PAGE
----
Have you ever tried to talk with someone while she/he is heavily engaged in a movie? The result was a minimal level of communication.
Were you ever on a conference call checking your e-mail while others talked? You remembered only half of the discussion.
Was another person more concerned that you listen to him/her than to stop and ask whether you wanted to be heard to as well? You felt like an audience in some bad performance.
All these are typical scenarios in our fast-paced me-centered world.
Contrast the above examples with the CEO who would get into the elevator with just about any of his thousands of employees and greet them by name, know something about their world, and for those few seconds be totally there for them. Granted his photographic memory was remarkable but all of us could do better at being fully present when the occasion so demands.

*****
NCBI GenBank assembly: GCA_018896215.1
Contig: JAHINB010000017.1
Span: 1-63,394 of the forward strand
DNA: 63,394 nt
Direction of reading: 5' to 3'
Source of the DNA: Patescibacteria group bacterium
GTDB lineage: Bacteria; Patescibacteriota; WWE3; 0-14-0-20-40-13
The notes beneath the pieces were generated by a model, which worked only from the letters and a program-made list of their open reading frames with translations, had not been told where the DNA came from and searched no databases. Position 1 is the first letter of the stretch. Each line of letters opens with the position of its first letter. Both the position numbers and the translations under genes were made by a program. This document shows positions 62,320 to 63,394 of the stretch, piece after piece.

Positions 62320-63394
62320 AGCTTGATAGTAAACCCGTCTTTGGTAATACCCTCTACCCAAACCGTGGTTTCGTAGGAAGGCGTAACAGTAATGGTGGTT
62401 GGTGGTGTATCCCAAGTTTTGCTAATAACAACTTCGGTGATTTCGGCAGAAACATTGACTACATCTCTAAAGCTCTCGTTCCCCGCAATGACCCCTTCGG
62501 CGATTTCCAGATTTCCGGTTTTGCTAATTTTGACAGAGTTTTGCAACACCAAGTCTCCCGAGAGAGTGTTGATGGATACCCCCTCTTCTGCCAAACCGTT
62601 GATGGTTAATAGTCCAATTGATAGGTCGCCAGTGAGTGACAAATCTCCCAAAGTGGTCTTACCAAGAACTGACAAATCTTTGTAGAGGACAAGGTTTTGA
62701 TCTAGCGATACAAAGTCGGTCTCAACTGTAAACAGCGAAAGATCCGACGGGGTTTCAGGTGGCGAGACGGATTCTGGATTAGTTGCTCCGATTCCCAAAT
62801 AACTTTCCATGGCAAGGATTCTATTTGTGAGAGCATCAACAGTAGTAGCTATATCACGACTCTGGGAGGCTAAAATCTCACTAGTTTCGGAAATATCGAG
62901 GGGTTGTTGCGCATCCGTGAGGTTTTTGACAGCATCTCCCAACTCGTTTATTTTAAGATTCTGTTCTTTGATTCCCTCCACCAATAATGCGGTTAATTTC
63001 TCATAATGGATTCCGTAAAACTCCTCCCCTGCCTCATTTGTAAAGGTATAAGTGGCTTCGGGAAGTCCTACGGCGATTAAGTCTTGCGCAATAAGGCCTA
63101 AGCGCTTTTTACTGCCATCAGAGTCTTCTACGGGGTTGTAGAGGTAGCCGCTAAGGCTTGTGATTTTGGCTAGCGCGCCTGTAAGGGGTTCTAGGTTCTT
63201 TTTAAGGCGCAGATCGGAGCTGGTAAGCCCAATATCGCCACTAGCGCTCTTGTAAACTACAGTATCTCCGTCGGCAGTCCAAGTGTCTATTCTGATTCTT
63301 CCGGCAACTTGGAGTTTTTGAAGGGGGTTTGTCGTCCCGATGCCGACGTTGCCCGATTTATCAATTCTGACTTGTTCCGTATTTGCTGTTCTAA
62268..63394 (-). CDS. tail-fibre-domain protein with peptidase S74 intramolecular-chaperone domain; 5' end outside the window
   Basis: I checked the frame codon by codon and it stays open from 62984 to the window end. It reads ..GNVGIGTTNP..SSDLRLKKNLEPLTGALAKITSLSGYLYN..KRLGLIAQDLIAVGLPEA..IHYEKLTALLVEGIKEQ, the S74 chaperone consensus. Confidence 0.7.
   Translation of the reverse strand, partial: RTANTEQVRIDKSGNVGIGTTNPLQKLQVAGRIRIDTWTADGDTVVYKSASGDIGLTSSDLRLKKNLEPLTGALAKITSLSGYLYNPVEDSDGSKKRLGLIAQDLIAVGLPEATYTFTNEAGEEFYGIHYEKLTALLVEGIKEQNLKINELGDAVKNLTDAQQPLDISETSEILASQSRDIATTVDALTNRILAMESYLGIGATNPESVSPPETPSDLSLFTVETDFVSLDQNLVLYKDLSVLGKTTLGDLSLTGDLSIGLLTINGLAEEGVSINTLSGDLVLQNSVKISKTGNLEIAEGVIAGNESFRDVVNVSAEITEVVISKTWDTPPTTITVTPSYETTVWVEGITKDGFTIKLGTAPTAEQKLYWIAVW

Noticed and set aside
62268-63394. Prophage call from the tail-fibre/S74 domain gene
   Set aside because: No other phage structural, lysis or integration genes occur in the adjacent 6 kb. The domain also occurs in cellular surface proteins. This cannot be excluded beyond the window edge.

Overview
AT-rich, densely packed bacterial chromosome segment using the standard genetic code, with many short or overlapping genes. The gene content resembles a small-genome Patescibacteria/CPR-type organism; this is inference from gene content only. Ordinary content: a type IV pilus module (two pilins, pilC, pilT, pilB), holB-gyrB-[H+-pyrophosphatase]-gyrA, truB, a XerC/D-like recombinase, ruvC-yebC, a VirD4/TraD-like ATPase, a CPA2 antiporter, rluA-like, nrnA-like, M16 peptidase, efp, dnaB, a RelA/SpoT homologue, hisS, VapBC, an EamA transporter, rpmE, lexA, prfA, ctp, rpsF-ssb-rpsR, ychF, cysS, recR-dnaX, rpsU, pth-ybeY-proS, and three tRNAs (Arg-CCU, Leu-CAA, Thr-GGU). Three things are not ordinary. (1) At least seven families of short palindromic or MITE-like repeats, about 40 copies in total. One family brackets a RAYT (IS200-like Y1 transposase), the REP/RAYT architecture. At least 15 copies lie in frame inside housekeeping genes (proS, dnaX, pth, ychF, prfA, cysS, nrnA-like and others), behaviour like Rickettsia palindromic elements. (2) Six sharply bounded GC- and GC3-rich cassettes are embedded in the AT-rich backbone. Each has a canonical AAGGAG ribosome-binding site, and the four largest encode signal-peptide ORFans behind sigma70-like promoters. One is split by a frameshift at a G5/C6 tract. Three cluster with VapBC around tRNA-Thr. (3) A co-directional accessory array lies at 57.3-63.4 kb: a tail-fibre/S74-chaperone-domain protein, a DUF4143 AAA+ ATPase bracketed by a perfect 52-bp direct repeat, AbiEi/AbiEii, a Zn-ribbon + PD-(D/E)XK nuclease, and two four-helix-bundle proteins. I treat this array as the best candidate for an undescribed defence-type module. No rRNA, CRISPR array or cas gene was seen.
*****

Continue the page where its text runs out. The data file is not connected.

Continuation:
The result of not being fully present is that
- Everyone knows we are not fully there for them.
- We live with unnecessarily high levels of stress generated by brains that seem to operate at light-speed.
- We cannot sleep at night because our “Energizer mind” keeps going and going.
- The more we become addicted to hyper-activity the more alone we and others feel.
Stop and pause
Ways of pausing include,
- Take time out from our electronic devices. I know an executive who receives 300-400 emails a day and has learned so to prioritize that he only responds in depth to 10 a day. Such prioritizing is not easy but possible.
- Recognize that the tendency to be at the center of our own universe requires our conscious effort to be other-centered.
- We could ask,
“What is this person really saying?”
“How do they feel about it?”
“Why is it important to them?”
What small steps have you taken to be present?